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Covering 1,219,090 sq km, making it one-eighth the size of the US, twice the size of France and over three times the size of Germany. The Republic of South Africa stretches about 1,600 km from north to south, between the River Limpopo and Cape Agulhas (“Cape Needle”), and about the same distance from east to west, from Port Nolloth to Durban. The Tropic of Capricorn slices through the northernmost region. This vast country is home to about 49 million people (2009 estimate). The long western coastline runs along the Atlantic Ocean, while to the east and north of the tip of Africa the Indian Ocean meets the land, totalling 2,880 km of seashore in all The neighbouring countries of Namibia, Botswana, Zimbabwe, Mozambique and Swaziland share 4,900 km of border line with South Africa. The tiny kingdom of Lesotho is an enclave within South Africa.

Rivers and borders

Many of the rivers vary seasonally and their beds are parched for a good part of the year. In this dry country, the 500 dams along the waterways are very important. The main rivers have played a central role in South Africa’s history, often marking out the borders established over the colonial period. The Orange, one of the larger rivers, forms a natural boundary between South Africa and Namibia. It rises in the Drakensberg mountains in Lesotho, flowing westward for 1,860 km through South Africa to the Atlantic Ocean. The source of its longest tributary, the Vaal, is near the border with Swaziland. This river runs west, then southwest, along the boundary of the Free State.

In the north, several irrigation dams have been built along the Limpopo, which drains the Witwatersrand. The river flows northeast, to the Botswanan border, then runs through Zimbabwe and Mozambique before emptying into the Indian Ocean at Delogoa Bay, north-east of Maputo. The Limpopo is 1,600 km, long, but only navigable along the 160‑km stretch upstream from its mouth.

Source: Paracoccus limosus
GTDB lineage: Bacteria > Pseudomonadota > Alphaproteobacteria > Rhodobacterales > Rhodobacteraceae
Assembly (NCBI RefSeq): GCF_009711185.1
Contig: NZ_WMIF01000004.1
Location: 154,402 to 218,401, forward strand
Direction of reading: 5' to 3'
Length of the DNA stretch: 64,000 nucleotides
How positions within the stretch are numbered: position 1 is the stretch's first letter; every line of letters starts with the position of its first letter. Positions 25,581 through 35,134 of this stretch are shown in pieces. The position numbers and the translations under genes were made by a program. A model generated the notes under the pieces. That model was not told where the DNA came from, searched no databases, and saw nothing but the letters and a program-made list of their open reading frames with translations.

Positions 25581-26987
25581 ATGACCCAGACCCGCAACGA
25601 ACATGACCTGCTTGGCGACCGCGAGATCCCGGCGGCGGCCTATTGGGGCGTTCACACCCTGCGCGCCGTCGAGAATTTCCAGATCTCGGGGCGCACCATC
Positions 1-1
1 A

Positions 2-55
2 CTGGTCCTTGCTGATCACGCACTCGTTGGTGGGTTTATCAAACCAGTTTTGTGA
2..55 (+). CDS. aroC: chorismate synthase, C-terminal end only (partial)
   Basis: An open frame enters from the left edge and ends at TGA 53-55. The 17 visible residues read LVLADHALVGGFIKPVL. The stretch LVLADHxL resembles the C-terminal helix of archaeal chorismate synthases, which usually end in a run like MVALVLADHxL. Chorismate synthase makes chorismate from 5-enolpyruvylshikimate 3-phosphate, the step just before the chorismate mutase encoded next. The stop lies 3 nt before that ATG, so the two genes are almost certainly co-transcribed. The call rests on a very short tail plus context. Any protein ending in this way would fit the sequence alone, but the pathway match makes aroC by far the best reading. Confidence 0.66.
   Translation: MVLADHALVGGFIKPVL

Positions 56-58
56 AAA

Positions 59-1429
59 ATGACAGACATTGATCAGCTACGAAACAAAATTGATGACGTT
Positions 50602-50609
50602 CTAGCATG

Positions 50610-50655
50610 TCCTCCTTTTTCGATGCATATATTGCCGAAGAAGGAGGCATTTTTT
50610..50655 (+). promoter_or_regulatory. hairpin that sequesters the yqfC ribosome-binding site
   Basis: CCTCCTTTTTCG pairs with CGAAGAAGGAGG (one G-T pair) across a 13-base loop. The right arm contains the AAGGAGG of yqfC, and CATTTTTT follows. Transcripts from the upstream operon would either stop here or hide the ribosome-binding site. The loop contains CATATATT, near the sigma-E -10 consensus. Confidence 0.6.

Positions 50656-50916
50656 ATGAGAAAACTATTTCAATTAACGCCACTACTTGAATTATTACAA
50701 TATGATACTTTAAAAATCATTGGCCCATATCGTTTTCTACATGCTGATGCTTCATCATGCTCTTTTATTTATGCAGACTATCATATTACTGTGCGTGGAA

Climate zones

South Africa has many different climatic zones, as varied as the landscapes. Desert conditions prevail in the north-west, while the southwest benefits from a Mediterranean climate. The inland plateau is temperate, and the northeast is sub-tropical. The weather is also affected by altitude and rainfall. More generally, South Africa is a sunny country with warm or hot days and cool winter nights. The summer months, from November to March, are the rainiest, although it also rains in winter in the Cape region.

Ocean currents influence the climate, too. The east coast has the advantage of the warm Agulhas Current, which means temperatures are an average of 6 degrees higher than on the west coast (washed by the cold Benguela Stream). Durban has warm, humid weather all year round. The difference is remarkable at the Cape of Good Hope, where water on the western side is about 4°C colder than water on the eastern side.

Around Cape Town, the climate is Mediterranean, with hot dry summers and an average temperature of 26°C, and winter temperatures that vary between 5 and 17°C. A strong, persistent southeasterly wind known as the “Cape Doctor” clears the Cape of pollution. The Great Karoo is an arid region where temperatures drop sharply when the sun goes down, especially in winter. In the Johannesburg area, at an altitude of more than 1,600m, summer temperatures rarely reach more than 30°C. Winters are warm and dry, but while the thermometer reads 20°C on average in the day time, it may drop to 5°C at night.

Precious rainfall

Rainfall varies greatly from east to west. The country is virtually split in two, where the eastern half is well-suited to agriculture with more than 400mm of rainfall yearly, and the drier western side is better suited to cattle breeding.

The wettest region is the KwaZulu-Natal, which receives between 800 and 1,200mm of water each year, making tropical crops, including sugar cane, profitable. Around Johannesburg and in the Drakensberg, summer thunder storms are not uncommon in the late afternoon.

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